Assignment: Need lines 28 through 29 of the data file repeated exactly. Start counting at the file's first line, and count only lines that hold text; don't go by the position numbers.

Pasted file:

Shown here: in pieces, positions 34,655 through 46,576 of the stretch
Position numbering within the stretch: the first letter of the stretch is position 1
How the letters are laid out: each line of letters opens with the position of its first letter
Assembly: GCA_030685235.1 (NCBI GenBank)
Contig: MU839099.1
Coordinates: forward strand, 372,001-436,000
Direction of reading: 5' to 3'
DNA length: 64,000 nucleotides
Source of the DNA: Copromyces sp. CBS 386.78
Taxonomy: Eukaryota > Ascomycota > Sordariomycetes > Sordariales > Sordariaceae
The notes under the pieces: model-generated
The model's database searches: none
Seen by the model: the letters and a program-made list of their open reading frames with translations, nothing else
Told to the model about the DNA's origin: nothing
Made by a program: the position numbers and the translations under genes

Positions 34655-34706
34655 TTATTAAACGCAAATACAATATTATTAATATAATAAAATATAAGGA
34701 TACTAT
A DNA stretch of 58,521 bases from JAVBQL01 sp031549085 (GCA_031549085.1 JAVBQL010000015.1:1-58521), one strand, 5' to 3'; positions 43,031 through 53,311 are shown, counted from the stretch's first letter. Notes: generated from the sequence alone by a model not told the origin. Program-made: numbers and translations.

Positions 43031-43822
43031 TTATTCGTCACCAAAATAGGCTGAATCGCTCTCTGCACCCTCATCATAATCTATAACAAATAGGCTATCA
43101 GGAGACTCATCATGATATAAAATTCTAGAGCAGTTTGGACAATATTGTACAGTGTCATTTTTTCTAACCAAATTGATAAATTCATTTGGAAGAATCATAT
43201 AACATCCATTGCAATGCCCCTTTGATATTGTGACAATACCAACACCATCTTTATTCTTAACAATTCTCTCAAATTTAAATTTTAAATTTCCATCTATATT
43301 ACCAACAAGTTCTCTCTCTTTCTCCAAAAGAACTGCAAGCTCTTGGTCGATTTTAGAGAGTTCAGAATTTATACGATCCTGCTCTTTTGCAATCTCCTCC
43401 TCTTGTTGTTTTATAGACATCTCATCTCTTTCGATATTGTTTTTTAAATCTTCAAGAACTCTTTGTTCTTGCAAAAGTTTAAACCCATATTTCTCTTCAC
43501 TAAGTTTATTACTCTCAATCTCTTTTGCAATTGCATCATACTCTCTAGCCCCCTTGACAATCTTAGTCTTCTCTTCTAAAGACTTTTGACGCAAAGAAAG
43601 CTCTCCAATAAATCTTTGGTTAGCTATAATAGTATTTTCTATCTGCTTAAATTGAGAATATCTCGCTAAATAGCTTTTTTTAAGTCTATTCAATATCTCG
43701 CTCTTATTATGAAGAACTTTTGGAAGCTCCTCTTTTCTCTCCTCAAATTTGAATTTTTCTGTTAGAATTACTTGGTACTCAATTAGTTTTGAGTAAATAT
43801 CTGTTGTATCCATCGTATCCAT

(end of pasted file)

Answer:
43701 CTCTTATTATGAAGAACTTTTGGAAGCTCCTCTTTTCTCTCCTCAAATTTGAATTTTTCTGTTAGAATTACTTGGTACTCAATTAGTTTTGAGTAAATAT
43801 CTGTTGTATCCATCGTATCCAT